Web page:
Details

Thinking in Circles About Obesity


Thinking in Circles About Obesity

Applying Systems Thinking to Weight Management

von: Tarek K. A. Hamid

29,99 €

Verlag: Copernicus
Format: PDF
Veröffentl.: 22.09.2009
ISBN/EAN: 9780387094694
Sprache: englisch
Anzahl Seiten: 468

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Beschreibungen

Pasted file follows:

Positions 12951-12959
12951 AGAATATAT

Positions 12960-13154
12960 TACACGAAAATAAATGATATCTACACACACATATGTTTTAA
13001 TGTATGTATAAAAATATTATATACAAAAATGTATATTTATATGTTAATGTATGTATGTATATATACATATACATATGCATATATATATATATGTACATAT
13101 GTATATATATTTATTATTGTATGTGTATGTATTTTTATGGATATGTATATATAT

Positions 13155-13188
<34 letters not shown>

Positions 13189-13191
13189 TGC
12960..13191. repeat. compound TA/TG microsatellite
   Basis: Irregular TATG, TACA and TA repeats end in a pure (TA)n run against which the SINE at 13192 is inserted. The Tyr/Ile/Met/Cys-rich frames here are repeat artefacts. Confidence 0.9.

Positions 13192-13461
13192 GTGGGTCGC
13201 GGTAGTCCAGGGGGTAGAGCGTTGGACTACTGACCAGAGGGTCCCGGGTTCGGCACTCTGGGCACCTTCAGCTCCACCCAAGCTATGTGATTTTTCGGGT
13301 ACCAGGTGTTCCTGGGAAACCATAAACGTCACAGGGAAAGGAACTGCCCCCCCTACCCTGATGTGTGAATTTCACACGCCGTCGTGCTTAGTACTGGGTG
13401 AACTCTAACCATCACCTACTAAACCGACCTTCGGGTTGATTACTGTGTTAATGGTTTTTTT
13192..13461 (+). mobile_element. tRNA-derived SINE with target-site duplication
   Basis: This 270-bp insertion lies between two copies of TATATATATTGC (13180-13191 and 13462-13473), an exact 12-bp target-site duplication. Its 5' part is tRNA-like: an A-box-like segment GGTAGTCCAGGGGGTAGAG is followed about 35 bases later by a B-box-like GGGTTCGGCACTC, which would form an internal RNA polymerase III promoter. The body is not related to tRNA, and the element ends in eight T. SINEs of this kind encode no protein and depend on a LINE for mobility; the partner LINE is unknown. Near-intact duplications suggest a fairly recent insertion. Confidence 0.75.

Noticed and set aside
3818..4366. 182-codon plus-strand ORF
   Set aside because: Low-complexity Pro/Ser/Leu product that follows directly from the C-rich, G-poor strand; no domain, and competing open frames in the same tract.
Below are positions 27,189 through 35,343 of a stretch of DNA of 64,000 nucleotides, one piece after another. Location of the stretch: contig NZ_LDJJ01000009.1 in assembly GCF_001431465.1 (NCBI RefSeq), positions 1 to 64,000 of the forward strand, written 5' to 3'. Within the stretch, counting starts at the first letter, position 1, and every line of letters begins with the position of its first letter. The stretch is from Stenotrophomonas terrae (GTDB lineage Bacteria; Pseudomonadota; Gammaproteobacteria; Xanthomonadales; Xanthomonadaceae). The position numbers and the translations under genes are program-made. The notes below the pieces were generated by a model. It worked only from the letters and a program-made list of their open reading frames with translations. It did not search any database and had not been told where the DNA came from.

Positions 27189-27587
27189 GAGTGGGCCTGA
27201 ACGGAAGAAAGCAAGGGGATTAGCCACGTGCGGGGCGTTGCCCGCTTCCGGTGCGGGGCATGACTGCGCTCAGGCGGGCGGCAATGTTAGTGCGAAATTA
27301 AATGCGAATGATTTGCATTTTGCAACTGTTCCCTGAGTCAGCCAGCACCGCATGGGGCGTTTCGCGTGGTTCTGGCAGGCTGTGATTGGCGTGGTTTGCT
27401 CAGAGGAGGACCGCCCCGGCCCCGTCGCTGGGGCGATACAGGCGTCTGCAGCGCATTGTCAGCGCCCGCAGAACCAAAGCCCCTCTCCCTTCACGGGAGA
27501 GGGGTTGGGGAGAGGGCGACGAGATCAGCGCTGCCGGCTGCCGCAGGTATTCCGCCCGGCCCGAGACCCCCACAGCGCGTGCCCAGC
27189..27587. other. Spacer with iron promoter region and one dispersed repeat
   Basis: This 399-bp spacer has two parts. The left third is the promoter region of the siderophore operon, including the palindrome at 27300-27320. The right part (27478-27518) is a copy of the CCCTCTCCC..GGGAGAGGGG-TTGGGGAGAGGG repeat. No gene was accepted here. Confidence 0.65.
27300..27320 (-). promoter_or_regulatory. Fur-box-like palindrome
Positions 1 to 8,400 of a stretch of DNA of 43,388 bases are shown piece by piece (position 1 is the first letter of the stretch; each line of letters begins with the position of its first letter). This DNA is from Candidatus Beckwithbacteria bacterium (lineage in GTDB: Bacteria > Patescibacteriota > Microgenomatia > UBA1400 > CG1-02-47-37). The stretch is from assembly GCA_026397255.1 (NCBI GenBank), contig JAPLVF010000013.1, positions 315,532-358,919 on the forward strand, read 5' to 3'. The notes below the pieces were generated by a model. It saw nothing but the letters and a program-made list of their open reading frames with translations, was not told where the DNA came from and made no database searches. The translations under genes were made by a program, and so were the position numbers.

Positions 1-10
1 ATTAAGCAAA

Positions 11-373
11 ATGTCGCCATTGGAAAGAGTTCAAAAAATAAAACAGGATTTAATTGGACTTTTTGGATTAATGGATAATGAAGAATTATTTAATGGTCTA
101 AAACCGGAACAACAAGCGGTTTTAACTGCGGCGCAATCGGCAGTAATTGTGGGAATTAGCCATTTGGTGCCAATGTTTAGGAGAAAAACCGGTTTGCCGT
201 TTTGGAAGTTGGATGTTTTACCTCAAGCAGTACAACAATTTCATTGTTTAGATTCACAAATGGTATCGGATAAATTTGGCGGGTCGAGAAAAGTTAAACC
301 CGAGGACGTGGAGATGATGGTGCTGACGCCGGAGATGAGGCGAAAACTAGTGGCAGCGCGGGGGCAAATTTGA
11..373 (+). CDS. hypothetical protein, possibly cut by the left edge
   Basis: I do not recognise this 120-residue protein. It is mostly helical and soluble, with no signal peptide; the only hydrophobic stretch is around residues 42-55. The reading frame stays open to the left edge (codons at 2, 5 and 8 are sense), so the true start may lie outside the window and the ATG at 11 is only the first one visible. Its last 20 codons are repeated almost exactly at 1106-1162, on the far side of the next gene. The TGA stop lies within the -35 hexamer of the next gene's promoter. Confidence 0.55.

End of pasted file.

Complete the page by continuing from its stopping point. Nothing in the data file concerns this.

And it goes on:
Today’s children may well become the first generation of Americans whose life expectancy will be shorter than that of their parents. The culprit, public health experts agree, is obesity and its associated health problems. Heretofore, the strategy to slow obesity’s galloping pace has been driven by what the philosopher Karl Popper calls ‘‘the bucket theory of the mind. ’’ When minds are seen as containers and public understanding is viewed as being a function of how many scientific facts are known, the focus is naturally on how many scientific facts public minds contain. But the strategy has not worked. Despite all the diet books, the wide availability of reduced-calorie and reduced-fat foods, and the broad publicity about the obesity problem, America’s waistline continues to expand. It will take more than food pyramid images or a new nutritional guideline to stem obesity’s escalation. Albert Einstein once observed that the significant problems we face cannot be solved at the same level of thinking we were at when we created them, and that we would have to shift to a new level, a deeper level of thinking,tosolvethem. Thisbookarguesfor,andpresents,adifferent perspective for thinking about and addressing the obesity problem: a systems thinking perspective. While already commonplace in engineering and in business, the use of systems thinking in personal health is less widely adopted. Yet this is precisely the setting where complexities are most problematicandwherethestakesarehighest.